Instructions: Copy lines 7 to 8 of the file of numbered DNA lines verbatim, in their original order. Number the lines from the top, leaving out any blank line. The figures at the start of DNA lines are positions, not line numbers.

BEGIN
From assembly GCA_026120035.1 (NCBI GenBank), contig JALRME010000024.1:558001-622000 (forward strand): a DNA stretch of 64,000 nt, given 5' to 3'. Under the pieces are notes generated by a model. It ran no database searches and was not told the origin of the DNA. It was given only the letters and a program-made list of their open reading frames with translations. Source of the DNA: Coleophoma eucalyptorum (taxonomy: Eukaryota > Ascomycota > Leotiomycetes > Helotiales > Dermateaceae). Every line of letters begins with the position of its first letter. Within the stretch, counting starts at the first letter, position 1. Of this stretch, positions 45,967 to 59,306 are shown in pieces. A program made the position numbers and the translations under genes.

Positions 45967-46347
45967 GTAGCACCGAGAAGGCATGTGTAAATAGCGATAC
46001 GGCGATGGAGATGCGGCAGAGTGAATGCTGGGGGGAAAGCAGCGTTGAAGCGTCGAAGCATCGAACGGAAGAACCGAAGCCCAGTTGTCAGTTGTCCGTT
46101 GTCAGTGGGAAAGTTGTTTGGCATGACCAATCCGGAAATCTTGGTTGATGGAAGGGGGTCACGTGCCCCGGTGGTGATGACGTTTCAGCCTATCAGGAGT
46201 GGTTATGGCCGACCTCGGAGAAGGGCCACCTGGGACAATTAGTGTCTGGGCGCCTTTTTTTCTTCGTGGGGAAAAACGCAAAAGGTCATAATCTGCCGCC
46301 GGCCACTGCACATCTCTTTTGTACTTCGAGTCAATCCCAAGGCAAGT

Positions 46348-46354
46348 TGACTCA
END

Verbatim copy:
46301 GGCCACTGCACATCTCTTTTGTACTTCGAGTCAATCCCAAGGCAAGT

Positions 46348-46354